A flow was becoming very big and slow and this generated an undesirable situation, it also interfed with the overall duration of the process. The original flow looped through all the items of a SharePoint list and preformed several actions and manipulations, this look more than a hour. The solution was to created a flow that looped through all the items and a second flow that preformed all the actions and manipulations if required.
During the writing of this blog post there is no default action that can start another flow. But we can start a flow by using the action called HTTP (web service).
Flow being started
First we will need to create the flow that is being started. This is required because we will need the HTTP POST URL of this flow in the flow that starts a Flow. This flow will receive an id and then start on that item.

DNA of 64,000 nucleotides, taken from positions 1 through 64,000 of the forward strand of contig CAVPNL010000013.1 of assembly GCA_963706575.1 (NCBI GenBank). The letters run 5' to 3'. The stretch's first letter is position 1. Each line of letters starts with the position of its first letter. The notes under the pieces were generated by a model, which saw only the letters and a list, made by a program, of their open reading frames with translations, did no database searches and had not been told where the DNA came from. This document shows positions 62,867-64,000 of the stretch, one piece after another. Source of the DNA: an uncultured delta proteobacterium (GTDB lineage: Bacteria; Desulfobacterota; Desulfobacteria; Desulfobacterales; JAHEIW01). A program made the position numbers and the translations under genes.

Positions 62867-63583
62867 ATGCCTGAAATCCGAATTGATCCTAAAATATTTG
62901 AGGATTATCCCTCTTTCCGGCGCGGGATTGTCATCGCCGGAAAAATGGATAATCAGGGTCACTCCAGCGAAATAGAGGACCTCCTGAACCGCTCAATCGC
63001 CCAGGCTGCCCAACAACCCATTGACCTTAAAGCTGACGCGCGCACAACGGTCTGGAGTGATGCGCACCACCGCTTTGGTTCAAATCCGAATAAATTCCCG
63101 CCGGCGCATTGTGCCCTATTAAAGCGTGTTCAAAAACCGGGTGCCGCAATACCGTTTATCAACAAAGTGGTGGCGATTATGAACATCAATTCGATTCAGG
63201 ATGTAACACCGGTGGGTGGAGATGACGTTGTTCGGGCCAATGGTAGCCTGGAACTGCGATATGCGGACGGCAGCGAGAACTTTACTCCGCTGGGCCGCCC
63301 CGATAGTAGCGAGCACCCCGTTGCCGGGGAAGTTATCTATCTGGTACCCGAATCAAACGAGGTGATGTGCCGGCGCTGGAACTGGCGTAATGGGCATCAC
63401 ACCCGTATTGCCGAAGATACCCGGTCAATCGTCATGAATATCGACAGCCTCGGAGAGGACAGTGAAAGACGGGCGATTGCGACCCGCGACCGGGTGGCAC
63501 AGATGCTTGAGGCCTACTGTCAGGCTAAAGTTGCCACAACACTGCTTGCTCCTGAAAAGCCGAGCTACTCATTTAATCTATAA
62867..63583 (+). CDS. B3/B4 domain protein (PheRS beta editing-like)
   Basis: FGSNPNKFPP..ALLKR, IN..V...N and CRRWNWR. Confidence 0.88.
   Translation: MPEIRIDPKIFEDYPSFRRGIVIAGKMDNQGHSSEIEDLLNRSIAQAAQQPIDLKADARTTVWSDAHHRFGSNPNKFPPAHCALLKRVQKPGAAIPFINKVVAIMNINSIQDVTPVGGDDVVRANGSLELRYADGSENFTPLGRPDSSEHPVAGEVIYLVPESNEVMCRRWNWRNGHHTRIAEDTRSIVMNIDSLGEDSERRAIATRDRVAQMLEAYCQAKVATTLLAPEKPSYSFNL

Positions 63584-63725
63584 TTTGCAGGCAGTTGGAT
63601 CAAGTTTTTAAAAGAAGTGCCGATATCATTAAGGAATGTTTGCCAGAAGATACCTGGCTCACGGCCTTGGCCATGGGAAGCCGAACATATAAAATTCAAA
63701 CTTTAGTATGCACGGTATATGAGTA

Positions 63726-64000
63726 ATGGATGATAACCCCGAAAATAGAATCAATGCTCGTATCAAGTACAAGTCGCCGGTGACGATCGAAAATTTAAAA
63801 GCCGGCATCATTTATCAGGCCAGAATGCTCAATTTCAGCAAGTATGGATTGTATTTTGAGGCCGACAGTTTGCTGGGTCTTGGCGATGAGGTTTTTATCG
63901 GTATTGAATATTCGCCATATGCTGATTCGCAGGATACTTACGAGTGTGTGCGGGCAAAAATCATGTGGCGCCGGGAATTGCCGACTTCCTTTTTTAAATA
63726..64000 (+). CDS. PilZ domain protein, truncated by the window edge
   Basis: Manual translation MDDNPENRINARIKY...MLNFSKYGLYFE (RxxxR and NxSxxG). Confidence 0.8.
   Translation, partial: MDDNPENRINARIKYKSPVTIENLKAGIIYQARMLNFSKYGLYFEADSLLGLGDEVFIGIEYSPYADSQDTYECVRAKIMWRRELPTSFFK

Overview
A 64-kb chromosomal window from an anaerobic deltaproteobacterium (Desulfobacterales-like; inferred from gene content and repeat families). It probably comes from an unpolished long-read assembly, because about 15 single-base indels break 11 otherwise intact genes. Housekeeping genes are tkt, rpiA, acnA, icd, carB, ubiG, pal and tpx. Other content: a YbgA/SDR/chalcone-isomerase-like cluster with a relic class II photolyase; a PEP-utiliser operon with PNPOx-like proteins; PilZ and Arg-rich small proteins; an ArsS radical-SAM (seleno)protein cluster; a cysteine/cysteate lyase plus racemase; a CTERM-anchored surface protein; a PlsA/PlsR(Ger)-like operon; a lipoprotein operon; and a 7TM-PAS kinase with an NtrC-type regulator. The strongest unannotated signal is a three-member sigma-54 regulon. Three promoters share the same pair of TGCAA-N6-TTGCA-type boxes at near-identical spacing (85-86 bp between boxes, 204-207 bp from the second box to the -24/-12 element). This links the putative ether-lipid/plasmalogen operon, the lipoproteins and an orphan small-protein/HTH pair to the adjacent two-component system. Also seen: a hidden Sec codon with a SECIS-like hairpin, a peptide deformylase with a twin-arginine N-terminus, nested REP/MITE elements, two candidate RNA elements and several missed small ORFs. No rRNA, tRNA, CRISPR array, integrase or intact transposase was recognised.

- Create a flow with the trigger: When a HTTP request is recieved.
- Add the action Parse JSON.
- Add the Get Item (by ID).
- Open the trigger action, the generated HTTP POST URL will be used in the other flow.
- Set the Request Body JSON Schema to be able to receive an id value.
- Set the output of the trigger called body as the content (input) for the Parse JSON action.
- Set the following schema
- Set the action Get Item (by ID) to use the ID generated in the parse JSON action.
- Now you can add all the required actions and manipulations you need to do on the item.
Flow that start a flow
When you start a flow on a item you will need to tell the flow on which item to start. In my example I am using a fixed id. In most cases you will need to created a more dynamic solution.
- Create a flow that starts with your preferred trigger, in my example I used the manual trigger.
- Add the HTTP action to the flow.
- Set the method to POST.
- Set the URI, copy it from the trigger of the flow that is being started.
- Set the Body .